Corporate bonds to top mortgages again in 2020, JPMorgan says
High-grade corporate bonds bested mortgages by a wide margin in 2019 and are likely to outperform them again this year, according to JPMorgan Chase & Co.
Prominent among the reasons why is the substantial carry and rolldown advantage of high-grade corporates compared to mortgages, JPMorgan’s head of fixed income research Matthew Jozoff said in an interview.
Carry is the difference between the interest earned on and the cost to fund a position. Rolldown is a type of return earned on a bond as it gets closer to maturity, when its interest payment is relatively high for a shorter-term security, allowing the price to rise. Should both corporate and mortgage spreads remain steady for the entire year this would help corporates outperform by around 0.90%, Jozoff said.
That would lead to a continuance of what was seen in 2019. Corporate sector return of 14.54% bested the 6.35% seen by mortgages last year, according to Bloomberg Barclays indexes. For the year corporates saw excess returns of 6.76% and mortgages earned 0.61%. Corporates have benefited from central bank policies across the globe that have driven down borrowing costs, spurring investors to seek higher-yielding bonds.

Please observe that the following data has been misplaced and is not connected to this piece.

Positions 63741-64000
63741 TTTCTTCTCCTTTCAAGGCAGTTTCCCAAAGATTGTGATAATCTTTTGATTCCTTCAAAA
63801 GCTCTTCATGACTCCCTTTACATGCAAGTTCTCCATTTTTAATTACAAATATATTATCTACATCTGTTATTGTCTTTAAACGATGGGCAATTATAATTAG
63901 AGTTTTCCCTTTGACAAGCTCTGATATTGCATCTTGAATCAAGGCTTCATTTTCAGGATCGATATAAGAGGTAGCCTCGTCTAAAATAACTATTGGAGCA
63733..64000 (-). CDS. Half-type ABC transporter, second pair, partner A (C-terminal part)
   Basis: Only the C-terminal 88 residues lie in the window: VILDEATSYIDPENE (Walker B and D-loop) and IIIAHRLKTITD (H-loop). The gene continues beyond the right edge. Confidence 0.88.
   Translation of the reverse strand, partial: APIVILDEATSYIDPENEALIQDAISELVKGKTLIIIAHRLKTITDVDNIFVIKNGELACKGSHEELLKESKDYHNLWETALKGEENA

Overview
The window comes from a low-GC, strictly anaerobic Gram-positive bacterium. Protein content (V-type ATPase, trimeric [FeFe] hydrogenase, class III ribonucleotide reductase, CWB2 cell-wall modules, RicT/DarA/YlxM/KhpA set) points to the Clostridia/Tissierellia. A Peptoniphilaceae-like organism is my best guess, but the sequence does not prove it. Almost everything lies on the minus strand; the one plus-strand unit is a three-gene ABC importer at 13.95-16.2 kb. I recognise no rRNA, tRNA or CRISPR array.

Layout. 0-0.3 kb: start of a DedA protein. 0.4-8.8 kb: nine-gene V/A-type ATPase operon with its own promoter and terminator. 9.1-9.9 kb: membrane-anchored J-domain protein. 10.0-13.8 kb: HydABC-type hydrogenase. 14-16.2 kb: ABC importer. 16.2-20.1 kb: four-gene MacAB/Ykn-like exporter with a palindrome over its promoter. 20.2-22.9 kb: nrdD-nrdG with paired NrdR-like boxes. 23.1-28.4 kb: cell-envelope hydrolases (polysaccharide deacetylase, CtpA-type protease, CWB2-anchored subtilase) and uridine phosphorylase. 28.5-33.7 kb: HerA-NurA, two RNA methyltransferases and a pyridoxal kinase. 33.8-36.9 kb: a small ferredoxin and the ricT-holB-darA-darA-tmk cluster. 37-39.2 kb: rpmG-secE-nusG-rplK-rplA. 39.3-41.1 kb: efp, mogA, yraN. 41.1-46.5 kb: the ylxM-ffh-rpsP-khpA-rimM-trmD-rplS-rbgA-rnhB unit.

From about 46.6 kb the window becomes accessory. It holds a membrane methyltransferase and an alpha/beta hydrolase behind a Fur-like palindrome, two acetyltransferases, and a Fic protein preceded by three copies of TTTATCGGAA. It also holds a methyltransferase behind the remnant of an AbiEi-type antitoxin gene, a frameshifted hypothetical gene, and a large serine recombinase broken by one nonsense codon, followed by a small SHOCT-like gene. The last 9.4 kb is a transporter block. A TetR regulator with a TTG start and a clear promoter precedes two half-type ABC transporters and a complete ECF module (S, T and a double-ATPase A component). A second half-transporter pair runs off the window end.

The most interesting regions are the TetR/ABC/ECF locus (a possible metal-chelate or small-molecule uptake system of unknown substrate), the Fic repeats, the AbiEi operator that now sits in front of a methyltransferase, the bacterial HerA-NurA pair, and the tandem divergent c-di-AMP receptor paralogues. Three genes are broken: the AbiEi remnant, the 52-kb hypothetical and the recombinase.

“One reason risky assets are doing well is the desperation for yield around the world, especially with all the negative yielding debt outstanding globally,” Jozoff said. JPMorgan expects the Fed to lower rates just once in 2020 compared to the three interest rate cuts seen in 2019.
The quality of mortgages delivered to settle trades was under stress due to a number of factors that encouraged borrower refinancings, though Jozoff expects this issue may improve a little this year. Also, with the JPMorgan forecasting a year-end 10-year Treasury yield of about 2.05%, the refinancing risk for mortgages may remain muted.
The risks seen to corporates are macro in nature, such as a tariff war, geopolitical events and economic growth. With a higher beta than mortgages, corporate spreads would widen out more in a risk-off environment.
The 2020 supply outlook also favors corporates. Mortgage net supply is forecast at about $250 billion plus another $220 billion in Fed roll off, which would be little changed compared to 2019. Corporate supply, ex-emerging markets, is expected to drop to $359 billion, down almost 54% from a recent peak of $776 billion in 2015.
“In terms of a relative change in supply,” Jozoff said, “corporates are more favorable than MBS.”